the anomalies outside the park and is "deeper than others", that is,
500 metres to 600 metres. I am not saying it is outside of economic limits,
but their survey clearly suggested that it is one of the deeper areas.
In an April 1998 letter to its shareholders, Darnley Bay Resources Limited
reported that its geophysical consultants recommended a program of additional
mineral exploration in two target areas, both of which are outside the national
park boundary. This work is to identify 8 to 12 drilling targets. Clearly, at
least based on this information available to the public, there is an opportunity
to pursue mining outside the current park boundary. This is not a "change
the park boundary or there will be no mine" decision.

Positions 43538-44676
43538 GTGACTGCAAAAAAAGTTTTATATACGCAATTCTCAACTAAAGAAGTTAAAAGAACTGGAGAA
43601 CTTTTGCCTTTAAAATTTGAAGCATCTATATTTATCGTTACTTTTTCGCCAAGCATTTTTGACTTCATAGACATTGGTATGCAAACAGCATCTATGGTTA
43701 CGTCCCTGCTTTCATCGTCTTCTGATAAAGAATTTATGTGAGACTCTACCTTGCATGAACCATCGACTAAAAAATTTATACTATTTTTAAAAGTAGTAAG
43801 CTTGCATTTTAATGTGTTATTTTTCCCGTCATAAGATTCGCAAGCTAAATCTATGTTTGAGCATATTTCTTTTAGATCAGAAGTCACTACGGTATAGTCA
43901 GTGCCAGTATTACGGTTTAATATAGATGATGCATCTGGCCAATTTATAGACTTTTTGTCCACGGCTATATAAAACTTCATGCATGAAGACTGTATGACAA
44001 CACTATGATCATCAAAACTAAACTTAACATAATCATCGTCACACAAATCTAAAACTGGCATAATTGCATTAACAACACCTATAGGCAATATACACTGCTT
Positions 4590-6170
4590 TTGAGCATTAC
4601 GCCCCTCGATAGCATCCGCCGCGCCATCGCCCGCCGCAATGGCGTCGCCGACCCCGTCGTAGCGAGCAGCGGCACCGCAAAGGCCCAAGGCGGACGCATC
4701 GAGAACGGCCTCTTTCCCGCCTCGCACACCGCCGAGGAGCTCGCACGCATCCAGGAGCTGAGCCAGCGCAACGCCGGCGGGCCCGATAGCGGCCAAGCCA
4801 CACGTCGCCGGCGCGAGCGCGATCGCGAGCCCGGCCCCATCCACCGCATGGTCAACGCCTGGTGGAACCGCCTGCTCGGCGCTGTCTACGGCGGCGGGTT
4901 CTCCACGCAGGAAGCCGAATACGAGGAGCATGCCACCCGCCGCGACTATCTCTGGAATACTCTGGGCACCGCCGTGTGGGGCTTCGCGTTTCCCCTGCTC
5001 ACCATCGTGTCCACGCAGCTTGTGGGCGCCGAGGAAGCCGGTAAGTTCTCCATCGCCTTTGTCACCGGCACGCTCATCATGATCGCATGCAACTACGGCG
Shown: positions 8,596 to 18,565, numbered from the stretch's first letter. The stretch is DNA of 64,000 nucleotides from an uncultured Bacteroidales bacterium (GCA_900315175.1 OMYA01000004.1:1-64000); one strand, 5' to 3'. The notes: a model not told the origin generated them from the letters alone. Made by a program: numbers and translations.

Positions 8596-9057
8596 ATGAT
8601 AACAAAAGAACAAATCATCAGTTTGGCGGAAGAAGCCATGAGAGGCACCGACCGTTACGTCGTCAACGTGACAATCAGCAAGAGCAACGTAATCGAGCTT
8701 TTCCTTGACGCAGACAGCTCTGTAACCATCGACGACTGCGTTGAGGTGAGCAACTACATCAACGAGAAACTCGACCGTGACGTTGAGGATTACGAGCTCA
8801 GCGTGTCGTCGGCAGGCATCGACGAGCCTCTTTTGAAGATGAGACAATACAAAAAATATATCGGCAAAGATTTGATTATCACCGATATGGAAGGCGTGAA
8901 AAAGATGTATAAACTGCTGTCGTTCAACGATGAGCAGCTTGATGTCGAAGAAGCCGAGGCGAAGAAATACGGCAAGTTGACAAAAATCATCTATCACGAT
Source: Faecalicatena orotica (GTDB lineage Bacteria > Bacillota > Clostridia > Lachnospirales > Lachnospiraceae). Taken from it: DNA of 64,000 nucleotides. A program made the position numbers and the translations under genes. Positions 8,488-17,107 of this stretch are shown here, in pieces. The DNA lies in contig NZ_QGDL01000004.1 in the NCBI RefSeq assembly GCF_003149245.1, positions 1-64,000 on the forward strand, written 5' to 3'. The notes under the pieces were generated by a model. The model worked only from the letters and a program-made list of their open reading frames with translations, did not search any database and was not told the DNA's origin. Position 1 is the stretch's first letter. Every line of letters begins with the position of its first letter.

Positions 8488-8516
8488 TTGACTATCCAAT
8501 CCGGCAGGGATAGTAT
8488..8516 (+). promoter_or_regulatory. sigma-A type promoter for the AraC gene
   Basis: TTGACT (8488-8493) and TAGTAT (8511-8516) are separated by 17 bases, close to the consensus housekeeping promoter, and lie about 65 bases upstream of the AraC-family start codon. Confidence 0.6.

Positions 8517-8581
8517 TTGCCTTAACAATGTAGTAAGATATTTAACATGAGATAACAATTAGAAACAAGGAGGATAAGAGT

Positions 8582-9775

Finally, the company has proposed to gather rocks, stream sediments and other
samples on land within the boundary of Tuktut Nogait national park. However,
in a letter released to the public, the Tuktut Nogait Park Management Board, a
co-management board established pursuant to the Tuktut Nogait Agreement,
recommended against mineral exploration and rock sampling within the park.
Furthermore, it recommended that the federal government treat Tuktut Nogait as
if it were a national park established in legislation, and honour its
commitment to protect it under the National Parks Act. Passage of Bill C-38
will honour that agreement.
To conclude, the Canadian Nature Federation recommends that the Senate committee
examining this issue report Bill C-38 without amendment, thereby protecting
Tuktut Nogait national park.
I thank you for your time I will endeavour to answer any questions.